Some US stocks could face more volatility next week as President Donald Trump and rival Joe Biden face off in their first debate ahead of a November election that betting services currently view as almost a coin flip.
A strong performance in Tuesday’s debate by Biden, who currently has a modest lead in betting odds and polls, might boost stocks related to global trade and renewable energy, while a perceived debate victory by Trump could benefit fossil fuel and defense companies.
The first of three scheduled debates comes at a fraught moment on Wall Street.
The S&P 500 has tumbled 10 percent from record highs in recent weeks as investors worry about a prolonged recovery from the coronavirus and uncertainty related to the Nov. 3 vote, including the possibility of a delay in announcing a winner.
If one candidate emerges stronger on Tuesday, “the debate could be an individual stock and sector play,” said Jack Ablin, Chief Investment Officer at Cresset Wealth Advisors.
“For example, I think life under Biden would be a lot simpler for Apple than life under Trump,” Ablin said, referring to Trump’s trade conflict with China.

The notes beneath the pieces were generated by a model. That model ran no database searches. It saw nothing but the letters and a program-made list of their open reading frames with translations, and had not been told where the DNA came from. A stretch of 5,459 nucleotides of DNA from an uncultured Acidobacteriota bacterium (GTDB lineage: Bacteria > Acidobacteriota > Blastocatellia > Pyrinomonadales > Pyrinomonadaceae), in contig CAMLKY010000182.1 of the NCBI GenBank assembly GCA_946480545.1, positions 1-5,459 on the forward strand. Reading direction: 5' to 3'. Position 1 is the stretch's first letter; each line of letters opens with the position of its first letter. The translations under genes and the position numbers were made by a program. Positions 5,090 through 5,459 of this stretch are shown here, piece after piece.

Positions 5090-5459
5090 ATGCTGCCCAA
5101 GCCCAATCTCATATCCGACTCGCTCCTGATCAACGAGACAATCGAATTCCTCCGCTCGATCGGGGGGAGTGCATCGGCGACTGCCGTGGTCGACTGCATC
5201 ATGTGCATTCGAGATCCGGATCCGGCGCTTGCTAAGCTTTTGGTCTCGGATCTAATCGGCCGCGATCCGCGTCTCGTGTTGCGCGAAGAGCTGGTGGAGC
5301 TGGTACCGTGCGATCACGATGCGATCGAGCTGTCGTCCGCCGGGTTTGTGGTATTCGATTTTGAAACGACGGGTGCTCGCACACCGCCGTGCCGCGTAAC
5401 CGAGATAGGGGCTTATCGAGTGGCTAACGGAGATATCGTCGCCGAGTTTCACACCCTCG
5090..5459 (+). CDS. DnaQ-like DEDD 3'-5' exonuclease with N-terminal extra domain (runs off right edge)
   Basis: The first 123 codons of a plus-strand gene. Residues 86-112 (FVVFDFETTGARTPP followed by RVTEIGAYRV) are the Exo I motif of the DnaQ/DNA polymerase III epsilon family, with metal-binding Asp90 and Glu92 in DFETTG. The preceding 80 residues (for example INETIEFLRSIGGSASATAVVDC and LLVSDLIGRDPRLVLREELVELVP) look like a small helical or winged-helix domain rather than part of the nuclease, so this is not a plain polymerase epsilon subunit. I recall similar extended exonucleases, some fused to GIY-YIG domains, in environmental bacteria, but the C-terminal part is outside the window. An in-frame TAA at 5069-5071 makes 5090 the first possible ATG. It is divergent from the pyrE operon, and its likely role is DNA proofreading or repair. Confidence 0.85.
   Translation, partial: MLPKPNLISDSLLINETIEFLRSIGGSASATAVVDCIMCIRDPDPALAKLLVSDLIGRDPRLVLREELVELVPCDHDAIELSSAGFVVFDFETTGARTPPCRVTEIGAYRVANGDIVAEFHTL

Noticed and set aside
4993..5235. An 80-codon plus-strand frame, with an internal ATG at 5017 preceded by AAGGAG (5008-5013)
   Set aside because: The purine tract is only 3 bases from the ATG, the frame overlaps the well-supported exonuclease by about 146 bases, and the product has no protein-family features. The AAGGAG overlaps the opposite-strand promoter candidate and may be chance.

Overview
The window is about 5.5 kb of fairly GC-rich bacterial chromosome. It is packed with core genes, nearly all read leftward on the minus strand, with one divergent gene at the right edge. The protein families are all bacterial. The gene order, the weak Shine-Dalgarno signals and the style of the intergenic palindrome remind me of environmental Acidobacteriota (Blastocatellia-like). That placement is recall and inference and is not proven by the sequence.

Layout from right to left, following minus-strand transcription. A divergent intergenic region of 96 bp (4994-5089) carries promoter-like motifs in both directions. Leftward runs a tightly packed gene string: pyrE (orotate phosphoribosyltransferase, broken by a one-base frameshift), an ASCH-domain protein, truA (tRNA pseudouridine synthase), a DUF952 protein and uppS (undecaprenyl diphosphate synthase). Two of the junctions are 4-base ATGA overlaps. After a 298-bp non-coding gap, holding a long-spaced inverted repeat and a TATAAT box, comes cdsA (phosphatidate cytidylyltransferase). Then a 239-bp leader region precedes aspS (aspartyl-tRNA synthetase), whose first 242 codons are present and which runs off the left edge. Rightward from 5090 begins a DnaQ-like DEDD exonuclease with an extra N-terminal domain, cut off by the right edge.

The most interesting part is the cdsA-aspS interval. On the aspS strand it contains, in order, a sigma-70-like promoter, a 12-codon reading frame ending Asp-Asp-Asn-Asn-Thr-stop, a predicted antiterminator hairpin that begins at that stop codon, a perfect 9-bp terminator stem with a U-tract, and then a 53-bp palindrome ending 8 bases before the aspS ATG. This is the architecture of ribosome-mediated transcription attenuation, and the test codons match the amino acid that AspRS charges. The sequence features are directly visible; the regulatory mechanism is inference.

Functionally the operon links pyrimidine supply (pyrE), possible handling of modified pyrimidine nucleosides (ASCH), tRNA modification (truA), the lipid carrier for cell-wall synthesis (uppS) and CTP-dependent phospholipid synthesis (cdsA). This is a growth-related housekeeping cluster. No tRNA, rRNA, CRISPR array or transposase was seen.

Individual stocks and other assets have been susceptible to market moves as a result of debates, even as broader markets have generally shrugged them off.
The Sept. 26, 2016 debate between Trump and Hillary Clinton, for example, sparked a 2 percent surge in the Mexican peso, as well as moves in oil, gold and Treasuries, according to a University of Michigan and Dartmouth College study.
Many investors view Biden as more likely to raise taxes, and see a second term for Trump, who favors deregulation, as better for the overall stock market. At the same time, a Trump win could spark concerns over ramped up tensions between Washington and Beijing.
With expectations of a delayed vote count, the options market shows investors are bracing for volatility in November and December.
Trump declined on Wednesday to commit to a peaceful transfer of power if he loses, and said he expected the election battle to end up before the Supreme Court.